Testing, testing 123. The interest flowing in regarding my last post has rekindled my passion for sharing my research with others. For more information about said research, please refer to Silenced Voices Speak. Traversing through the more than 60 pages of my sociological qualitative interviews and related analysis is proving to be an adventure. Robust with literature review, methodology, findings and analysis, I will do my best to present selections of the academic information in a manner that is, hopefully, easily understood. Though my thesis was written in 2011, the themes and experiences of people with physical disabilities are still relevant.
I will begin with a description of the research question and then proceed to help you understand why this study is important in the first place. Please let me know if anybody is reading this, which I hope you all are! Additionally, feel free to ask me questions. My goals of sharing this research with you are to increase awareness and provide opportunities for us to change the way we perceive people with physical disabilities, specifically with regard to romance and sexual identity. Here goes!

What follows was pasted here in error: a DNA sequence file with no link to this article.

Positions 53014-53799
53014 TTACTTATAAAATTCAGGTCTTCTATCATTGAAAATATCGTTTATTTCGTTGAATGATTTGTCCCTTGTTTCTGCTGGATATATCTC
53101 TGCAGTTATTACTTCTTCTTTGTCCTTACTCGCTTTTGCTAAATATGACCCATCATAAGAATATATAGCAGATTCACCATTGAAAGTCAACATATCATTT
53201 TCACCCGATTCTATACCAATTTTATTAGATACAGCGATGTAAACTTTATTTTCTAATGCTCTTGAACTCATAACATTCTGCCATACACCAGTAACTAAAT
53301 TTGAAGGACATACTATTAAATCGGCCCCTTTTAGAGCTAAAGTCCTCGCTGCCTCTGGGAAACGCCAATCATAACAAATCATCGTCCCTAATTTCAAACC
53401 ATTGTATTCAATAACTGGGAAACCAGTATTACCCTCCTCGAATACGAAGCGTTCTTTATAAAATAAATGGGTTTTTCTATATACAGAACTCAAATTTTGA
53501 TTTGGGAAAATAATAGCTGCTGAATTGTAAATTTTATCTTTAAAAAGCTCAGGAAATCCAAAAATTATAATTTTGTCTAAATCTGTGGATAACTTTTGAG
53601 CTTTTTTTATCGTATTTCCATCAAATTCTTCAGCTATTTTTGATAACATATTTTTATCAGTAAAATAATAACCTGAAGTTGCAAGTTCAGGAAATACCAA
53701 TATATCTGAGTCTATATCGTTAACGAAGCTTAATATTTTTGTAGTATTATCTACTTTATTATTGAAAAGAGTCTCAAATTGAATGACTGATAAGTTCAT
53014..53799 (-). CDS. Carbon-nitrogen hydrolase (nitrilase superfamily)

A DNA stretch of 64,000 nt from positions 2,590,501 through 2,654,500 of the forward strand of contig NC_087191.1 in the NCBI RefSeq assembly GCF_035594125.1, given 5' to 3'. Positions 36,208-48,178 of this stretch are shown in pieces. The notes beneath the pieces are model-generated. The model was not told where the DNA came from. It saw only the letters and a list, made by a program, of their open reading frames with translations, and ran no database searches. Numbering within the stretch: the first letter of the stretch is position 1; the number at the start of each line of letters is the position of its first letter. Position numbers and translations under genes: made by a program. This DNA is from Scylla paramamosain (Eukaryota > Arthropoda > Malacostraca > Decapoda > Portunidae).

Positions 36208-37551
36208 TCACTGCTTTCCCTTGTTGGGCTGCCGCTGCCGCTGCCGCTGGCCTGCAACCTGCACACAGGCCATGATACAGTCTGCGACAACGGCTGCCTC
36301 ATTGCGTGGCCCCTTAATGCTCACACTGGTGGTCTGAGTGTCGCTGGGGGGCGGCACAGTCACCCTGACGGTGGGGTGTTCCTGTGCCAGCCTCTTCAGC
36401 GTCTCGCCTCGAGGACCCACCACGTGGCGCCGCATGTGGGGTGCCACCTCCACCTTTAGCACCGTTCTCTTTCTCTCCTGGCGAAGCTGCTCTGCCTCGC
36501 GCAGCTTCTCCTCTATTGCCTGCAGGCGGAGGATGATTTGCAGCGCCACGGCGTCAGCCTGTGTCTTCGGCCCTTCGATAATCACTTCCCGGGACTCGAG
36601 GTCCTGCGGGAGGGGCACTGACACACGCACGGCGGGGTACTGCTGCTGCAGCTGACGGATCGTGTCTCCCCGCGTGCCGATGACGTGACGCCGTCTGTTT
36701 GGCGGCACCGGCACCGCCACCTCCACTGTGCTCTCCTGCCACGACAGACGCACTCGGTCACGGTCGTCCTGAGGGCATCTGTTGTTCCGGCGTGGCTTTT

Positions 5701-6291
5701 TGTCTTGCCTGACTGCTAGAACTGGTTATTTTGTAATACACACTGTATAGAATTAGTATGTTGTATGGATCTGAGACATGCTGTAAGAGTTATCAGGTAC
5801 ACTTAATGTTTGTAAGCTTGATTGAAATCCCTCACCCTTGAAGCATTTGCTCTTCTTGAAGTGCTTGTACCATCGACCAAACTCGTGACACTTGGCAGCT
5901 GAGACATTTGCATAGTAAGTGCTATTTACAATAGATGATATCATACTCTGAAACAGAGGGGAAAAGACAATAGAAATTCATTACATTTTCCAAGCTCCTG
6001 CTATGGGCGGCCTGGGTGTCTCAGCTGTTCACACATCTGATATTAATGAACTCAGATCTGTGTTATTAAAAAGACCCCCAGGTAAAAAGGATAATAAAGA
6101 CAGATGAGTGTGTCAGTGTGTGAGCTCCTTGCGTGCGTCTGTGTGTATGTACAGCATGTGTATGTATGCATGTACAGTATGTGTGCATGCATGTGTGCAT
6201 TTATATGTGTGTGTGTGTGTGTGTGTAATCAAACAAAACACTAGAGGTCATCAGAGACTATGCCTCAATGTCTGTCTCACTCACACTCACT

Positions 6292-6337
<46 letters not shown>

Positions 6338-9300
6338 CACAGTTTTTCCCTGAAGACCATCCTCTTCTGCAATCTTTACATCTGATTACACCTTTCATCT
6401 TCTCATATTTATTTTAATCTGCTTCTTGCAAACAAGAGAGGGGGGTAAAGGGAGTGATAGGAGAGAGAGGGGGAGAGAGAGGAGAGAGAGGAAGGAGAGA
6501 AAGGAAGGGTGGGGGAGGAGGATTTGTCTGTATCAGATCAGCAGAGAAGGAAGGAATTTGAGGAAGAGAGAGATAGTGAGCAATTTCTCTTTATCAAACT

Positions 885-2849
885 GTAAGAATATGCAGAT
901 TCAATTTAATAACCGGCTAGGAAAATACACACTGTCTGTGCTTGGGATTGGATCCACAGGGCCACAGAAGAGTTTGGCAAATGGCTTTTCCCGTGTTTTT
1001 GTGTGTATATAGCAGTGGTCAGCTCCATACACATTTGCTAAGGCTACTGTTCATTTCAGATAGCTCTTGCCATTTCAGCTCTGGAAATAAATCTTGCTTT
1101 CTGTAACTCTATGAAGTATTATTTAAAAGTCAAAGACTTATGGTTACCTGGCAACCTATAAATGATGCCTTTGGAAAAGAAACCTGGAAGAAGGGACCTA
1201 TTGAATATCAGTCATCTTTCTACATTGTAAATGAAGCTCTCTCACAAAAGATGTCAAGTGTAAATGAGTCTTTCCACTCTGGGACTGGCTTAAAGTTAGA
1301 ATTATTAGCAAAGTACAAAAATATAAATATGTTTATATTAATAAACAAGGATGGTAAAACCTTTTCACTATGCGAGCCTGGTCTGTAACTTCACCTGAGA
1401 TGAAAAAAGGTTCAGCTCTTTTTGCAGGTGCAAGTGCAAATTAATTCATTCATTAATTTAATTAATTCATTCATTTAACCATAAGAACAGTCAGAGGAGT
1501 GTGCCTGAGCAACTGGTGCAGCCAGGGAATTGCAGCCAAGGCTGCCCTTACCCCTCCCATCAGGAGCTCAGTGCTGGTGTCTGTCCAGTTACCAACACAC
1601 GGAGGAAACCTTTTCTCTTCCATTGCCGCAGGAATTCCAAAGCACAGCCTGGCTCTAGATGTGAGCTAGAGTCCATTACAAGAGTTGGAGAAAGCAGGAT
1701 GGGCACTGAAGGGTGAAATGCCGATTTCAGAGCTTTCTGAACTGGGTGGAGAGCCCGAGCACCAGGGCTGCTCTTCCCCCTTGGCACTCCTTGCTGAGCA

The research question in this study asks how people with physical disabilities perceive their socialization to affect their experiences as sexual beings. The purpose of this research is to understand how socialization impacts the beliefs and expectations that people with physical disabilities have regarding romantic relationships and sexual identity.
The conceptualization of physical disability is defined as the presentation of permanent physical traits pertaining to mobility, speech, and vision regarded as abnormal by mainstream society. Disabilities may be present at birth or acquired thereafter. This conceptualization of physical disability does not include cognitive disabilities. Examples of physical disabilities of participants in the sample include cerebral palsy, spina bifida, and vision loss. Identity as a sexual being pertains to the interplay of factors including desire for affection, acceptance of self, acceptance by others, relationship development, sexual exploration and/or gratification. (Peiss, 2002).